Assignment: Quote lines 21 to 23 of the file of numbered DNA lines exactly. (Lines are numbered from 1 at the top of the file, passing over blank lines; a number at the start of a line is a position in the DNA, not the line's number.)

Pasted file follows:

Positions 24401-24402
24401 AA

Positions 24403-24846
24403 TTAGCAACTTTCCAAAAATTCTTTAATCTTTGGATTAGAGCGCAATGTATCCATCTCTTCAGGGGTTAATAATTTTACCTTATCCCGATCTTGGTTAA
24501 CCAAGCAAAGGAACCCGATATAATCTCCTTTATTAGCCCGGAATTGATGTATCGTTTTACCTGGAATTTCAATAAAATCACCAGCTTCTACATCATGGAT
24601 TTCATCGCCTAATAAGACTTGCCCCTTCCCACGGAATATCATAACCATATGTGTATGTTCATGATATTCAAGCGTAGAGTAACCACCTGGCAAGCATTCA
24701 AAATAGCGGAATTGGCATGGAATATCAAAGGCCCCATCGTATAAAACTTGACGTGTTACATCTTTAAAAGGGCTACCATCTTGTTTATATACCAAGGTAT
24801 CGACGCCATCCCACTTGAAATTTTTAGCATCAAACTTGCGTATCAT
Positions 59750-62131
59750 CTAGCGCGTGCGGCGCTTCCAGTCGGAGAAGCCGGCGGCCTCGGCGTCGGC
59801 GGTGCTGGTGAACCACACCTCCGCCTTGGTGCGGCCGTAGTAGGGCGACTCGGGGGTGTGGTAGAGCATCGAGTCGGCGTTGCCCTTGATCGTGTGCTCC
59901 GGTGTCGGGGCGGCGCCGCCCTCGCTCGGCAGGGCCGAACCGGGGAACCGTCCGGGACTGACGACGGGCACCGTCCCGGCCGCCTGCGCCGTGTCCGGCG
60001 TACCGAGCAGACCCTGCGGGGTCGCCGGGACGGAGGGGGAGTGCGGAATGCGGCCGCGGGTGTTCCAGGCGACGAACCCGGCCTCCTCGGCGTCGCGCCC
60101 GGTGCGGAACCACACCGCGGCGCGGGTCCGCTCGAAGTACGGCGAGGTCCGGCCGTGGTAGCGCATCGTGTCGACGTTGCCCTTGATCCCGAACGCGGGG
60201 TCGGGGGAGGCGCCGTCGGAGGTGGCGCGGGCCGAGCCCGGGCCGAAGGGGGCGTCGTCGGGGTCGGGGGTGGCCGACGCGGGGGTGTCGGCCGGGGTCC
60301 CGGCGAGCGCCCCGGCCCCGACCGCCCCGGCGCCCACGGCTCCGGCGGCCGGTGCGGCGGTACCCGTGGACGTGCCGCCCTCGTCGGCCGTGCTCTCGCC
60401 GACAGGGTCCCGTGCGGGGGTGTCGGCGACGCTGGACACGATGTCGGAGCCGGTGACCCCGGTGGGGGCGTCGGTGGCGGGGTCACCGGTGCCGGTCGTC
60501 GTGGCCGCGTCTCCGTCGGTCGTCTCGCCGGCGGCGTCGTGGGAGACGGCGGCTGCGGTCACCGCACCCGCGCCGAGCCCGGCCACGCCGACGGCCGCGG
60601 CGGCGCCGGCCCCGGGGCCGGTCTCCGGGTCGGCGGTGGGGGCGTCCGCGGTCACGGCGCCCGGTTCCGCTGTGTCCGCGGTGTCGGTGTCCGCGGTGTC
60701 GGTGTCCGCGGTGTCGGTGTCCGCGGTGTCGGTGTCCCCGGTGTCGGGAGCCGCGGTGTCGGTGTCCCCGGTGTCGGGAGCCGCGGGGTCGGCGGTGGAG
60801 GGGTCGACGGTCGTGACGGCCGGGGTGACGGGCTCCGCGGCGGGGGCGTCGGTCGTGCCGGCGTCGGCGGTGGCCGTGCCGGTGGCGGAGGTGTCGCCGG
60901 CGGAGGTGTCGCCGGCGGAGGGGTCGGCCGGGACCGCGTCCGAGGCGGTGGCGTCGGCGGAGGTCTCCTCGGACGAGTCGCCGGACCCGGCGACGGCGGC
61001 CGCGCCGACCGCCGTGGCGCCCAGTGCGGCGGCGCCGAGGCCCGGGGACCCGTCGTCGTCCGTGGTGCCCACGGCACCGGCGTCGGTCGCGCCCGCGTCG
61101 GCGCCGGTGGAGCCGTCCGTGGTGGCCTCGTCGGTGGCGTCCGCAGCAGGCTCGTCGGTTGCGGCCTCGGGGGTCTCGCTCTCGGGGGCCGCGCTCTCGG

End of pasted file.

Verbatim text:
60801 GGGTCGACGGTCGTGACGGCCGGGGTGACGGGCTCCGCGGCGGGGGCGTCGGTCGTGCCGGCGTCGGCGGTGGCCGTGCCGGTGGCGGAGGTGTCGCCGG
60901 CGGAGGTGTCGCCGGCGGAGGGGTCGGCCGGGACCGCGTCCGAGGCGGTGGCGTCGGCGGAGGTCTCCTCGGACGAGTCGCCGGACCCGGCGACGGCGGC
61001 CGCGCCGACCGCCGTGGCGCCCAGTGCGGCGGCGCCGAGGCCCGGGGACCCGTCGTCGTCCGTGGTGCCCACGGCACCGGCGTCGGTCGCGCCCGCGTCG